# Does #a_n=(n + (n/2))^(1/n) # converge?

The sequence is convergent.

so

By signing up, you agree to our Terms of Service and Privacy Policy

To determine if the sequence (a_n = \left(n + \frac{n}{2}\right)^{\frac{1}{n}}) converges, we need to analyze its behavior as (n) approaches infinity.

First, let's rewrite (a_n) using properties of exponents:

[a_n = \left(n \left(1 + \frac{1}{2}\right)\right)^{\frac{1}{n}} = \left(\frac{3}{2}n\right)^{\frac{1}{n}}]

Now, we can use the limit definition of (e) (the base of the natural logarithm) to evaluate the limit:

[\lim_{n \to \infty} \left(\frac{3}{2}n\right)^{\frac{1}{n}} = e^{\lim_{n \to \infty} \frac{\ln\left(\frac{3}{2}n\right)}{n}}]

By applying L'Hôpital's Rule to the indeterminate form (\frac{\infty}{\infty}), we get:

[= e^{\lim_{n \to \infty} \frac{\frac{d}{dn}\left(\ln\left(\frac{3}{2}n\right)\right)}{\frac{d}{dn}n}} = e^{\lim_{n \to \infty} \frac{\frac{\frac{3}{2}}{\frac{3}{2}n}}{1}}]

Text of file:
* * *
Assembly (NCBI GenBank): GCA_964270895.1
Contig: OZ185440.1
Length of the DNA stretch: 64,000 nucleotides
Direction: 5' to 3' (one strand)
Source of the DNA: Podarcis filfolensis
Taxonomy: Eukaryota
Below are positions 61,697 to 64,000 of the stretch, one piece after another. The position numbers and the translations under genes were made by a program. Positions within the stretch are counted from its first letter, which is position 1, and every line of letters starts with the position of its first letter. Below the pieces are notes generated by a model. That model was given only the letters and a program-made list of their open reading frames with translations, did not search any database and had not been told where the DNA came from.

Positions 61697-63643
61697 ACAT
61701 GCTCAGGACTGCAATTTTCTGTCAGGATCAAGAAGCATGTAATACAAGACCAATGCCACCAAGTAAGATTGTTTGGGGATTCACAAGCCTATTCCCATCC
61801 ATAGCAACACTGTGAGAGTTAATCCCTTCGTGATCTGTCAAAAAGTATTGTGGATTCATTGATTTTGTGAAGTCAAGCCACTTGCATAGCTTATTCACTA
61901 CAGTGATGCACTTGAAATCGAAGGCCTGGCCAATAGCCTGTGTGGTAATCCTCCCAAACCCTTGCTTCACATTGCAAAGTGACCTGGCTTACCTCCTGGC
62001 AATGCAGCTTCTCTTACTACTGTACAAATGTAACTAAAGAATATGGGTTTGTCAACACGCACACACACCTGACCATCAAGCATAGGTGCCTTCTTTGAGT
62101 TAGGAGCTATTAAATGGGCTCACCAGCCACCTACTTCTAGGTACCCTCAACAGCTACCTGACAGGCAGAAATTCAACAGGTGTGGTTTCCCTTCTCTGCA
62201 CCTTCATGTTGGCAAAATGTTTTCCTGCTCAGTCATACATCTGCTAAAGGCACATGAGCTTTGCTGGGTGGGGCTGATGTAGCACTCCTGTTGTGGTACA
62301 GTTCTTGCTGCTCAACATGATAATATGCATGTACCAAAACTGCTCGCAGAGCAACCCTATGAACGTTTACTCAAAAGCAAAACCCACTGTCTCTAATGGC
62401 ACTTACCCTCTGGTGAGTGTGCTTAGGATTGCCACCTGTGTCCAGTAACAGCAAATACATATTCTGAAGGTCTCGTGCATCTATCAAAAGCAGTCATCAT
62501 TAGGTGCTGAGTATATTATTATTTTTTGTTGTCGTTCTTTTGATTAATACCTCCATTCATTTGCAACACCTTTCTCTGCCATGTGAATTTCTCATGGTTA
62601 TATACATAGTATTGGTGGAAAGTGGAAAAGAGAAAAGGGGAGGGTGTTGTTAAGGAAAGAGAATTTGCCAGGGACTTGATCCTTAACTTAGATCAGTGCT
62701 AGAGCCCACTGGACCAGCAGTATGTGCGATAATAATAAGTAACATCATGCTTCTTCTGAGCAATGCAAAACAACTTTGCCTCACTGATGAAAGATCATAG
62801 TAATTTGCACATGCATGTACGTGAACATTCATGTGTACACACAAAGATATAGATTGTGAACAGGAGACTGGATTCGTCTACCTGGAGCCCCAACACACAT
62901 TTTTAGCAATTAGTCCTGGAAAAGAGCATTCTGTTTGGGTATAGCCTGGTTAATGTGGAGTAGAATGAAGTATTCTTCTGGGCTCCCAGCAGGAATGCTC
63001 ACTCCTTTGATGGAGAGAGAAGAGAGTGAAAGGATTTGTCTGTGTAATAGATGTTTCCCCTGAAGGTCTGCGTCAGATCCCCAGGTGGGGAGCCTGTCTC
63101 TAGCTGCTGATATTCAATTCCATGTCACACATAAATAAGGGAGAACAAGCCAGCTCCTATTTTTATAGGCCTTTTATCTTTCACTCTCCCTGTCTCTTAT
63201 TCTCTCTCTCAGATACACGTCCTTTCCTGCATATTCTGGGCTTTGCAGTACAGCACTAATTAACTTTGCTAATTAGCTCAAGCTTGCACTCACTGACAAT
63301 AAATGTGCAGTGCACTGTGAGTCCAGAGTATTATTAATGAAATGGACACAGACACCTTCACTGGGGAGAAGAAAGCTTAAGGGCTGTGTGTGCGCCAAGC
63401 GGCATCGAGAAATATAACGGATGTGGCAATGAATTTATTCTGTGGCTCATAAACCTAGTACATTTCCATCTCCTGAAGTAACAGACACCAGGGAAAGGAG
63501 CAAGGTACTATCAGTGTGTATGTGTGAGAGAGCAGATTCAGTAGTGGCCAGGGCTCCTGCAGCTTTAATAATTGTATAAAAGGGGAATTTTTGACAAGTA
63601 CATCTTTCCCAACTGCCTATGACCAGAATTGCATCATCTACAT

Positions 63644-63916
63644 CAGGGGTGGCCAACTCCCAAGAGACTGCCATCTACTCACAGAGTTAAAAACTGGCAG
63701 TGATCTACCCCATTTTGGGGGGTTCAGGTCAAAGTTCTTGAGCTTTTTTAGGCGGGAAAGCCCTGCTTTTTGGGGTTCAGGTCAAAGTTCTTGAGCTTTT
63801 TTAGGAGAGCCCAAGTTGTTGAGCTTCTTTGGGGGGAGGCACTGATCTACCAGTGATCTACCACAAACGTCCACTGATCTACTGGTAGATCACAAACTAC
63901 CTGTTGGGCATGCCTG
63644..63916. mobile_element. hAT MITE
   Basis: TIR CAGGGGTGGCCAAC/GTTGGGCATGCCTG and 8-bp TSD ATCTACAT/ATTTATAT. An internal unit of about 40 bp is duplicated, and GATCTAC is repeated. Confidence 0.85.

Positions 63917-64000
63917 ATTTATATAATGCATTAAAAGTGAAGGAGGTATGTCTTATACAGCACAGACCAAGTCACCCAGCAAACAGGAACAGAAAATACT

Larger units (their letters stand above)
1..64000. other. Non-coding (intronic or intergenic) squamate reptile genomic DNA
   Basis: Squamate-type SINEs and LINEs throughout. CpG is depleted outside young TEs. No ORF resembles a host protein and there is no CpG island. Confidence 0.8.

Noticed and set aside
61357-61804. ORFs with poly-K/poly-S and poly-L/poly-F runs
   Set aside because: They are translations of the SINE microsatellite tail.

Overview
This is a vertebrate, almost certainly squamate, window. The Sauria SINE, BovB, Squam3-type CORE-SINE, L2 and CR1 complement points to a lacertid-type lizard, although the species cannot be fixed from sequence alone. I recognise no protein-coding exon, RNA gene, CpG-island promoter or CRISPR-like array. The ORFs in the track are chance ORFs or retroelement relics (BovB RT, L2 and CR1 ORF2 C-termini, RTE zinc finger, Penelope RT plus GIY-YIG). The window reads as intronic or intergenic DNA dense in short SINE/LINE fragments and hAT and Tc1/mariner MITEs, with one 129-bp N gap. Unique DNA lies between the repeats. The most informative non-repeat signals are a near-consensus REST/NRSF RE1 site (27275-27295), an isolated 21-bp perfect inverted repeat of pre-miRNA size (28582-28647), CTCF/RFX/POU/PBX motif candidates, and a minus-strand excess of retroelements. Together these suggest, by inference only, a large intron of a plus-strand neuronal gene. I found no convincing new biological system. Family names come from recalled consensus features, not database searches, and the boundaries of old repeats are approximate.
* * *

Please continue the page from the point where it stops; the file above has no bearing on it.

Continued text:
[= e^{\lim_{n \to \infty} \frac{1}{n}}]

Since the denominator (n) grows without bound as (n) approaches infinity, the limit of (\frac{1}{n}) approaches zero.

Thus, the limit of (a_n) simplifies to (e^0 = 1).

Therefore, the sequence (a_n = \left(n + \frac{n}{2}\right)^{\frac{1}{n}}) converges, and its limit is 1.

By signing up, you agree to our Terms of Service and Privacy Policy

When evaluating a one-sided limit, you need to be careful when a quantity is approaching zero since its sign is different depending on which way it is approaching zero from. Let us look at some examples.

When evaluating a one-sided limit, you need to be careful when a quantity is approaching zero since its sign is different depending on which way it is approaching zero from. Let us look at some examples.

When evaluating a one-sided limit, you need to be careful when a quantity is approaching zero since its sign is different depending on which way it is approaching zero from. Let us look at some examples.

- How do you test the improper integral #int (2x-1)^-3dx# from #[0,1/2]# and evaluate if possible?
- How do you find the sum of finite geometric series?
- How do you test the alternating series #Sigma (-1)^n(2^n+1)/(3^n-2)# from n is #[0,oo)# for convergence?
- How do you find the positive values of p for which #Sigma (1/n(lnn)^p)# from #[2,oo)# converges?
- How do you find #lim sin(2x)/ln(x+1)# as #x->0# using l'Hospital's Rule?

- 98% accuracy study help
- Covers math, physics, chemistry, biology, and more
- Step-by-step, in-depth guides
- Readily available 24/7